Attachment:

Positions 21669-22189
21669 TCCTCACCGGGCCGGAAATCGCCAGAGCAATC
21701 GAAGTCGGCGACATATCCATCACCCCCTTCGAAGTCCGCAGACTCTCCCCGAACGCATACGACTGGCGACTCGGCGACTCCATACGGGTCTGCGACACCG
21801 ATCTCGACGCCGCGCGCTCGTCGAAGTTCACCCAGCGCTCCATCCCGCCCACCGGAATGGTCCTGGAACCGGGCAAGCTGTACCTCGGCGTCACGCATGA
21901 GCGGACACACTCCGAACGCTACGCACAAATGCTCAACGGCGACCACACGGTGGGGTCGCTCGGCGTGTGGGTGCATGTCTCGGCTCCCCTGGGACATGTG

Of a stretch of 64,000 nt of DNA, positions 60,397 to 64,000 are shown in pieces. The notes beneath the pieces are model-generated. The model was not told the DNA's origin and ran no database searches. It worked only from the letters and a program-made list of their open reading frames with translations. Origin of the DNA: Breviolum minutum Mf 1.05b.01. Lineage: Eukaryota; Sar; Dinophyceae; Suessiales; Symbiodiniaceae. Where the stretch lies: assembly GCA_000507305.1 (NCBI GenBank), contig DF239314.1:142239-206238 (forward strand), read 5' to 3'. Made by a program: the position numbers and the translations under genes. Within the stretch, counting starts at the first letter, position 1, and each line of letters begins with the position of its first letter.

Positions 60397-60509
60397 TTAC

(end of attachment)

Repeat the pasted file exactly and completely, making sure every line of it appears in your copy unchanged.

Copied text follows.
Positions 21669-22189
21669 TCCTCACCGGGCCGGAAATCGCCAGAGCAATC
21701 GAAGTCGGCGACATATCCATCACCCCCTTCGAAGTCCGCAGACTCTCCCCGAACGCATACGACTGGCGACTCGGCGACTCCATACGGGTCTGCGACACCG
21801 ATCTCGACGCCGCGCGCTCGTCGAAGTTCACCCAGCGCTCCATCCCGCCCACCGGAATGGTCCTGGAACCGGGCAAGCTGTACCTCGGCGTCACGCATGA
21901 GCGGACACACTCCGAACGCTACGCACAAATGCTCAACGGCGACCACACGGTGGGGTCGCTCGGCGTGTGGGTGCATGTCTCGGCTCCCCTGGGACATGTG

Of a stretch of 64,000 nt of DNA, positions 60,397 to 64,000 are shown in pieces. The notes beneath the pieces are model-generated. The model was not told the DNA's origin and ran no database searches. It worked only from the letters and a program-made list of their open reading frames with translations. Origin of the DNA: Breviolum minutum Mf 1.05b.01. Lineage: Eukaryota; Sar; Dinophyceae; Suessiales; Symbiodiniaceae. Where the stretch lies: assembly GCA_000507305.1 (NCBI GenBank), contig DF239314.1:142239-206238 (forward strand), read 5' to 3'. Made by a program: the position numbers and the translations under genes. Within the stretch, counting starts at the first letter, position 1, and each line of letters begins with the position of its first letter.

Positions 60397-60509
60397 TTAC